Donmar Warehouse's All-Female THE TEMPEST to Storm Into St. Ann's Warehouse This Winter

By: Dec. 20, 2016
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St. Ann's Warehouse teams up once again with London's Donmar Warehouse to introduce American audiences to director Phyllida Lloyd's immensely celebrated new all-female staging of The Tempest, January 13 - February 19, 2017.

The production is the third and final work in a trilogy of Shakespeare plays Lloyd has set against the backdrop of a women's prison, with the brilliant Shakespearean actor Harriet Walter leading the cast. St. Ann's Warehouse presented the first two parts of the trilogy, Julius Caesar and Henry IV, to widespread acclaim in 2013 and 2015, respectively. The Tempest comes to St. Ann's direct from London, where the Donmar is offering both The Tempest and the full trilogy in a purpose-built temporary theater at King's Cross (that mirrors the stage in St. Ann's Warehouse).

Opening just before the Presidential inauguration, and including a multi-pronged education program, the production makes an important contribution to international conversations about prison reform and about gender in both society and Shakespeare.

Performances of The Tempest will take placeJanuary 13, 14, 16, 17, 20-22, 24-29, 31 and February 1-5, 7-11 and 14-19 at 7:30pm; and January 21, 22, 28 and 29 and February 4, 5, 11, 12, 18 and 19 at 2pm. Tickets are $45-80 and can be purchased at, 718.254.8779 and 866.811.4111. Critics are welcome as of January 17 at 7:30pm for an official opening on January 18 at 7:30pm. The new St. Ann's Warehouse is located at 45 Water Street in DUMBO, Brooklyn.

From the outset, Lloyd's trilogy has stunned audiences on both sides of the Atlantic, sparking not only a debate about "who owns Shakespeare," but also, more broadly, a rich cultural and social conversation about gender, equality and aspiration. Of Henry IV, Ben Brantley of The New York Times wrote, "It's an exultant spirit of freedom with which these captive women burn...[and] a multilayered act of liberation. Prisoners are allowed to roam the wide fields of Shakespeare's imagination; fine actresses are given the chance to play meaty roles that have been denied them; and we [the audience] get to climb out of the straitjackets of our traditional perceptions."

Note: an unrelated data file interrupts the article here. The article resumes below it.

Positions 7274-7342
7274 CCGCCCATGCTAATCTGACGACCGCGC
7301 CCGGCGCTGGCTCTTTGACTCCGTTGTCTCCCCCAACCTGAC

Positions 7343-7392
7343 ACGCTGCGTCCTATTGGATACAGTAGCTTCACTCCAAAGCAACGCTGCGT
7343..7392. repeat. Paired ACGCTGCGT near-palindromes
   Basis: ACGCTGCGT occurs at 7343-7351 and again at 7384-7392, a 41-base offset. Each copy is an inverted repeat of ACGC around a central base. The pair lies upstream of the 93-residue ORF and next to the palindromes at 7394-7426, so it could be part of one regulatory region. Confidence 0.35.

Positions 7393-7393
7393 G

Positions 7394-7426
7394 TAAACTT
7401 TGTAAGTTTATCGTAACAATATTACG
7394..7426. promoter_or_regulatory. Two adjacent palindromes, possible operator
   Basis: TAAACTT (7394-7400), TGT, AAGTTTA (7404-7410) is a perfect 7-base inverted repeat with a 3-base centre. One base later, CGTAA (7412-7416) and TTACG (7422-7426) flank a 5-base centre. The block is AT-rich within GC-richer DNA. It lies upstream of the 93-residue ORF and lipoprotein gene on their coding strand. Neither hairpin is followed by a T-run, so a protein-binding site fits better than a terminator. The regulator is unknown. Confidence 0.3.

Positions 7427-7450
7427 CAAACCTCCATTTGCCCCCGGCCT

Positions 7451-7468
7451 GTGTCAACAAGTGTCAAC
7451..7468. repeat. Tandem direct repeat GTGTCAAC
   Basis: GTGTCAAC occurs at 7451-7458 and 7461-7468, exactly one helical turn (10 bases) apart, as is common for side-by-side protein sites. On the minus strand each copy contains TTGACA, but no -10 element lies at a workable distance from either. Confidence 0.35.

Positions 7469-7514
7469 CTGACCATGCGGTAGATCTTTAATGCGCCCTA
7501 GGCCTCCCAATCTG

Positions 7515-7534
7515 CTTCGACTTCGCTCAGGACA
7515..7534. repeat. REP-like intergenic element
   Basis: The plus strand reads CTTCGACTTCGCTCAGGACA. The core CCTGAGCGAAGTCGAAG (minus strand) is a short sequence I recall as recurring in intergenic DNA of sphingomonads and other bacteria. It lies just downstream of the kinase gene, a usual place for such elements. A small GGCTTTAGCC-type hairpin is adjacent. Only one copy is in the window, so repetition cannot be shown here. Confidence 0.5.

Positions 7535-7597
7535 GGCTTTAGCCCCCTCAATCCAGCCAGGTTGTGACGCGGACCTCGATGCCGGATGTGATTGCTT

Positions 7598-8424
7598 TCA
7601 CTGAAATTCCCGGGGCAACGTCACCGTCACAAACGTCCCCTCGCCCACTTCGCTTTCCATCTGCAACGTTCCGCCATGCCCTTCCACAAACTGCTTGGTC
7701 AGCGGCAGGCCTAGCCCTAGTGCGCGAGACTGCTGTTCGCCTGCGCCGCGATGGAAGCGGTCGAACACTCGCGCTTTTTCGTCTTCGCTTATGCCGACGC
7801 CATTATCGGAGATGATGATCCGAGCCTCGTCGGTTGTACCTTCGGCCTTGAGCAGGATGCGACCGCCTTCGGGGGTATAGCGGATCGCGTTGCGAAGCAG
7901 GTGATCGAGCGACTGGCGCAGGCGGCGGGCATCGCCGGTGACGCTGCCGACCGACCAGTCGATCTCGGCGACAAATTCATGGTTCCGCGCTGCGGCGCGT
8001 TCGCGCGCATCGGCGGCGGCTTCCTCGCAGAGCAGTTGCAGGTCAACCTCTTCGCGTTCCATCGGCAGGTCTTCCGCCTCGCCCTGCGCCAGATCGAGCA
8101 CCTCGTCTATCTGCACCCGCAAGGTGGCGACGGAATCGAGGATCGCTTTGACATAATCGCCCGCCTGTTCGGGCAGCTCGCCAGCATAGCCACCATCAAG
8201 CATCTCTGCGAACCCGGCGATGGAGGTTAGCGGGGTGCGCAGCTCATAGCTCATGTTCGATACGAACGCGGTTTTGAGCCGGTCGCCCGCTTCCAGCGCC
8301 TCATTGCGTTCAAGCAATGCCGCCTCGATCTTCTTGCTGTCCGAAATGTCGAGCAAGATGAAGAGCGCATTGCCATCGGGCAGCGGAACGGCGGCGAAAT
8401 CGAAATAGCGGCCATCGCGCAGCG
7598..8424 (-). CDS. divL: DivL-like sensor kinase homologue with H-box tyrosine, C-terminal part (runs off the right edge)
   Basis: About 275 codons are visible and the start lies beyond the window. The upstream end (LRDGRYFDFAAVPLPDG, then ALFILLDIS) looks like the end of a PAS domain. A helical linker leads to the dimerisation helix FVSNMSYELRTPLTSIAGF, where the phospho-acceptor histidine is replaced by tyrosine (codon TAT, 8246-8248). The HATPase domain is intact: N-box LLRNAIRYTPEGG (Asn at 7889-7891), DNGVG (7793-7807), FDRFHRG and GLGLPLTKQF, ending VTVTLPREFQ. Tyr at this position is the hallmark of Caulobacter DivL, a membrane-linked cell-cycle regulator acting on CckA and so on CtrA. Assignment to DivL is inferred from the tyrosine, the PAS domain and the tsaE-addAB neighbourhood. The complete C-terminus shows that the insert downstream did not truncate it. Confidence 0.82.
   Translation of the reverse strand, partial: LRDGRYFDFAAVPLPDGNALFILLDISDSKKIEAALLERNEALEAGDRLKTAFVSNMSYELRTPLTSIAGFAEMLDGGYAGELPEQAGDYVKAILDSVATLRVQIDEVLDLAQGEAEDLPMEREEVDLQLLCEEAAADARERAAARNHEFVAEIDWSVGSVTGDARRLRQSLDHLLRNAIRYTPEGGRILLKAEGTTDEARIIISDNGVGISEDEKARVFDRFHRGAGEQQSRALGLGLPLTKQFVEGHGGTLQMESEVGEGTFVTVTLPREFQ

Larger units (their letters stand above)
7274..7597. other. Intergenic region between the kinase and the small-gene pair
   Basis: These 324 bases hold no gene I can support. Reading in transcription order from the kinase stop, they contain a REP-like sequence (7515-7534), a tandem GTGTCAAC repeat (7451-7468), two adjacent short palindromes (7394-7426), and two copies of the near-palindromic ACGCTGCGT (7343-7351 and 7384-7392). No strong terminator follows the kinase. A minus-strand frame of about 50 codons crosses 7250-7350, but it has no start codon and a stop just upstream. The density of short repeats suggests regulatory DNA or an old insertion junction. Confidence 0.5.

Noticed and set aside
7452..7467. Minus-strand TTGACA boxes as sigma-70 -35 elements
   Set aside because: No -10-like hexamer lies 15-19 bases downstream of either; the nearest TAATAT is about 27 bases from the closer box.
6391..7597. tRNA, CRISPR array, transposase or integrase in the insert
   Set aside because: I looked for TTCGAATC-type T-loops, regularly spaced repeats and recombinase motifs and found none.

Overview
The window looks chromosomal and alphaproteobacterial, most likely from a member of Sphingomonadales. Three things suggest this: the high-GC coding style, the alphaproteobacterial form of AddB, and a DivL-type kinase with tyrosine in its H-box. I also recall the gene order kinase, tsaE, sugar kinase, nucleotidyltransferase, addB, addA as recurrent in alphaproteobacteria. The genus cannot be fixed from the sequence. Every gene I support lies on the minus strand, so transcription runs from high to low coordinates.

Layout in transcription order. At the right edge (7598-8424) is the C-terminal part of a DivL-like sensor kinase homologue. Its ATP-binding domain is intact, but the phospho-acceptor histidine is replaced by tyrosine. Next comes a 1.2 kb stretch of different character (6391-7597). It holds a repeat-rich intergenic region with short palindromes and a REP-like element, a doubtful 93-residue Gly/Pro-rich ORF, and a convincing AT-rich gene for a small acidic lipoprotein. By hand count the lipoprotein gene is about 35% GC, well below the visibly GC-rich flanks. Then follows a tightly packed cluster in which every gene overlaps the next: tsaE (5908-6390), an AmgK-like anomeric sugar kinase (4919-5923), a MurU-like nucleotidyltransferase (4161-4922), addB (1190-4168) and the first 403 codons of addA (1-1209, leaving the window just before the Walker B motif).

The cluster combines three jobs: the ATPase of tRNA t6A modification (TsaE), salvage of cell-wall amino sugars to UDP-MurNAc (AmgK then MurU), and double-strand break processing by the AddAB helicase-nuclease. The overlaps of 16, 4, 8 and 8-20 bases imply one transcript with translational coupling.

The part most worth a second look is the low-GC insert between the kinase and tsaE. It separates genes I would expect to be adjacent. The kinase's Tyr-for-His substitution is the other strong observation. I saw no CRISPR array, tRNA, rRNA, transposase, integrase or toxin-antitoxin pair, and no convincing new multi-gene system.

Lloyd has said of the trilogy, "The premise was to take the most voiceless group you might imagine-women prisoners; refugees from our culture, if you like; people without any access to the internet even-and watch them electrify an audience with nothing but Shakespeare's language."

Walter, speaking with The New Yorker when St. Ann's presented Henry IV last year, said, "There are exceptions, but pretty much the women in Shakespeare are talking about their man, or putting themselves in relation to the man...He doesn't write less well for women; it's just that the themes are smaller, on the whole, and they are less fulfilled characters. When the greatest playwright-so considered-in the English language leaves women out of the picture so much, it has a bad effect on your sense of worth, because the culture that followed in his shadow has reinforced that. It does have an effect on us."

In the Donmar presentation of the trilogy at King's Cross this fall, an actor has introduced each play, revealing her "prison character," and, in some cases, the real-life inspiration for her performance. Walter, in The Tempest, shares that her character is informed by JuditH Clark, a 67-year-old woman currently serving the 36th year of a sentence of 75-years-to-life at the maximum-security Bedford Hills Correctional Facility in New York. Clark drove the getaway car in a 1981 robbery of a Brink's armored truck, during which two police officers and a security guard were killed. For her character, Walter was looking for a "lifer" who had committed a politically motivated crime, and she found Judy Clark, with whom she and Lloyd have struck up a relationship. Clark, who long ago publicly accepted responsibility and expressed remorse for her actions, like Prospero on his island in The Tempest, will die in prison unless granted clemency or pardon. Her situation has led to much debate about female prisoners and justice reform. Throughout the play, the themes of reckoning and redemption resound.